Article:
Cancer death rates in the United States, including those for lung cancer, continue to decline, according to the Annual Report to the Nation on the Status of Cancer.
“The sustained fall in death rates for most cancers is an important indicator of our success in controlling this large set of complex diseases, but is not as fast as we’d like,” said Dr Harold Varmus, MD, director of the National Cancer Institute. “In addition, the report emphasizes the need to consider the entire health status of cancer patients since many have other significant medical conditions that may affect their survival.”
The authors credit the recent larger drop in lung cancer deaths to the decreased prevalence of cigarette smoking over many years. According to the report, the lung cancer death rate decline, as well as declines in colorectal, breast, and prostate cancer death rates, also helped drive decreases in death rates for all cancers types combined, a trend that began about 20 years ago.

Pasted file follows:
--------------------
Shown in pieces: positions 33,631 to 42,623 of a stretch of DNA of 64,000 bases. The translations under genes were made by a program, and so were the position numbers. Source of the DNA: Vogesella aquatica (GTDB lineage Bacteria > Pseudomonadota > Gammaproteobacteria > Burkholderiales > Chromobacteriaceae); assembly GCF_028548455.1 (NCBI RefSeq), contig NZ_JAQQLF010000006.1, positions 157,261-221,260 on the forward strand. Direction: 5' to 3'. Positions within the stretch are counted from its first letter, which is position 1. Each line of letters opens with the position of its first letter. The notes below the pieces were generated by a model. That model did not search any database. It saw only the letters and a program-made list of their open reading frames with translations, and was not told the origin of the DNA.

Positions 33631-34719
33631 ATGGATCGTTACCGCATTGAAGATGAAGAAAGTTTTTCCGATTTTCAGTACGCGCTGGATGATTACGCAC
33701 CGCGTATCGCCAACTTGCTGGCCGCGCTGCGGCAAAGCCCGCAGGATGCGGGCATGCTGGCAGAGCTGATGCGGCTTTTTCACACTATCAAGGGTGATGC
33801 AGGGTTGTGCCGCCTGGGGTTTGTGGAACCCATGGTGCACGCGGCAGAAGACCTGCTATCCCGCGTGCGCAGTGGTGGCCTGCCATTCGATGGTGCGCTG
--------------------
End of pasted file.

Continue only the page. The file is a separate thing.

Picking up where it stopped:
The Report, produced annually since 1998, is co-authored by researchers from the NCI, which is part of the National Institutes of Health; the American Cancer Society, the Centers for Disease Control and Prevention, and the North American Association of Central Cancer Registries.